Our first clue as to what Paul means by “perfect” is the contrast mentioned above. In 3:12 Paul’s insists that he has not yet been perfected, but here he is looking forward to the eschatological resurrection of the body at the second coming of Christ. He just finished describing his hope to know Christ in his resurrection (3:10-11), and he wants to be crystal clear that this hope is not yet realized. So, in 3:12 Paul is looking to the future, to his own resurrection at the second coming of Christ. But he quickly turns his attention in verses 13-14 to the present and to the manner in which he lives as he anticipates the resurrection of the body. By describing his life in terms of forgetting what is behind and pressing on for the prize of the upward call, Paul is picking up on the language of ancient games; his imagery will be fresh on our minds having just come off the summer Olympics. Imagine a sprinter running for the finish line as he races for gold. He has forgotten the starting blocks, and as he runs you can see every striation of every muscle. Veins bulge from his forehead. Every ounce of physical, mental, emotional, and psychological energy is trained exclusively on finishing the race. He entertains no distraction. His engagement in this race is comprehensive, complete, and (we might dare to say) perfect. And he runs in order to receive the call of the judges to come to the topmost podium to receive his reward. This is what Paul has in mind when he describes his life in the present, and this is what he means when he calls upon those who are perfect to have the same mind (3:15). For Paul, to be teleios, to be perfect, is to cease living under the burden of sin that characterized the past and to be comprehensively pursuing the finish line that is knowing Christ in the fullness of his resurrection.

One of the difficulties of rendering 3:15 with “perfect” is that most English speakers think perfection is absolute and leaves no room for improvement. But this is not what Paul means by teleios. We must allow the context to shape the way we understand the meaning of each word. The runner in our illustration will continue to practice and to improve, but the fact that there is always room for improvement does not mean that he runs his races with less than perfect energy. The image helps us understand Paul’s vision of the Christian life. We can be fully engaged in chasing after Christ and still have room to grow in grace and faith.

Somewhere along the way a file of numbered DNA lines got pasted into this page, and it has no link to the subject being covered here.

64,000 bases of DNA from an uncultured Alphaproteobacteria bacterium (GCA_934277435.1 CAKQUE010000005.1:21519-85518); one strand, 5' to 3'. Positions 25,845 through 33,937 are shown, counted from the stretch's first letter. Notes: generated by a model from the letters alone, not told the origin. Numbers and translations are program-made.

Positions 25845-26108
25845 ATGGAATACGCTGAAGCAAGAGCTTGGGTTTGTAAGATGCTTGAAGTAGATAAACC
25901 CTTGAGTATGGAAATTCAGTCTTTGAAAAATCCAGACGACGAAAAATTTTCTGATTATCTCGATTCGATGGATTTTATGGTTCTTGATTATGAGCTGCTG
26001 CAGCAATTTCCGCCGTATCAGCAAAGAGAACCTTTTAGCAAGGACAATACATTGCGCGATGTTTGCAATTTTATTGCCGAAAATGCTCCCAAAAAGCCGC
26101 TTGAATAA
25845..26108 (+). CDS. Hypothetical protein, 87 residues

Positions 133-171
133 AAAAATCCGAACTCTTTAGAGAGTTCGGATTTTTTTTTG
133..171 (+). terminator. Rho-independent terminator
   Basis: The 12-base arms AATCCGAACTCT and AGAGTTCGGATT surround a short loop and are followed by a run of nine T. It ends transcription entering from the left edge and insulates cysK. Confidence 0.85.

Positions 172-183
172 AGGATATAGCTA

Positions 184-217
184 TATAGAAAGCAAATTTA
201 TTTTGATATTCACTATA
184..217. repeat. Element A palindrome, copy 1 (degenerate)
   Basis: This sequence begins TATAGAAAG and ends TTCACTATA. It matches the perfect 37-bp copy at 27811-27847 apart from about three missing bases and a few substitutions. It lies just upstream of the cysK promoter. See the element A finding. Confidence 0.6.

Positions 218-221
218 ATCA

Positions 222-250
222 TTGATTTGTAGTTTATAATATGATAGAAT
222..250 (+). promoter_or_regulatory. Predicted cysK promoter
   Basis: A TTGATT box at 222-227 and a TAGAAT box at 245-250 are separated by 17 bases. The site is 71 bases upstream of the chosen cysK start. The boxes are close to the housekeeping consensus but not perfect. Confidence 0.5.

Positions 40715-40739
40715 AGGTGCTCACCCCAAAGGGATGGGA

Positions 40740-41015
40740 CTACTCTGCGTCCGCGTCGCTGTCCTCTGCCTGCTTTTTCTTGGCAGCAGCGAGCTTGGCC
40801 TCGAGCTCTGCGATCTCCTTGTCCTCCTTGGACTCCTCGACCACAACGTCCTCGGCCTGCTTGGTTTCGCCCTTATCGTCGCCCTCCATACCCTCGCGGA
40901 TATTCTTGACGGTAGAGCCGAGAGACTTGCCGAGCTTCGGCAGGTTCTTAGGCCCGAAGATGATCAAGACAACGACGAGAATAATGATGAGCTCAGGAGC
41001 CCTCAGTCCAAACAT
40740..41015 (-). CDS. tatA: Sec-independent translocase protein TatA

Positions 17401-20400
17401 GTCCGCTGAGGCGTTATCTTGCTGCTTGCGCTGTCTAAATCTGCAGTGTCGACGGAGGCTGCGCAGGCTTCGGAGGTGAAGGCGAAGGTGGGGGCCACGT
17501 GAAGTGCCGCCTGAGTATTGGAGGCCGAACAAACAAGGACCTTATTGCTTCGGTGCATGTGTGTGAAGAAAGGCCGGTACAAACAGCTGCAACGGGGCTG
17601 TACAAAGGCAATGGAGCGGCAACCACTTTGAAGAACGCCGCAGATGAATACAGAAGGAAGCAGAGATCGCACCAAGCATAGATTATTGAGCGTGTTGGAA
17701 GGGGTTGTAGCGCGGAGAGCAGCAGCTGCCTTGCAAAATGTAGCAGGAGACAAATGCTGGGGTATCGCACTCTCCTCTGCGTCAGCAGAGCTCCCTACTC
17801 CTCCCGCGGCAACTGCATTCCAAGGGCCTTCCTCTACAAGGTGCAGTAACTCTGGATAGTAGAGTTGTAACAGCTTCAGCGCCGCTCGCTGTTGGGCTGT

Translating like Wesleyans

The rendering for which I’m arguing resonates strongly with my Wesleyan-Methodist heritage. Wesley believed that grace was big enough to fill us with love for God and others in a comprehensive way. Against his critics, he insisted on the language of Christian perfection precisely because scripture used the language of perfection, and Philippians 3:15 is a prime example. As a Methodist, I am eager to translate the scriptures in a way that is faithful to the original text and in a way that communicates the distinctive biblical insights of the Wesleyan tradition.

So, while there is no perfect translation, there is a preferable one. And in the case of Philippians 3:15, Wesleyans should prefer the language of perfection. More than the vague language of maturity, this option is much more to motivate the reader to investigate more carefully Paul’s radical vision of the Christian life, a vision that was caught by John Wesley and has been entrusted to us who happily bear his name.


Dr. Matt O’Reilly is pastor of St. Mark United Methodist Church in Mobile, Alabama, a fellow of the Center for Pastor Theologians, and an adjunct member of the faculties at Asbury Theological Seminary and Wesley Biblical Seminary. Connect at mattoreilly.net or follow @mporeilly.


  1. Hey Matt,
    This is absolutely one of the best, concise, and understandable articles on Christian perfection I’ve read. Thanks for this work. Hope you are well.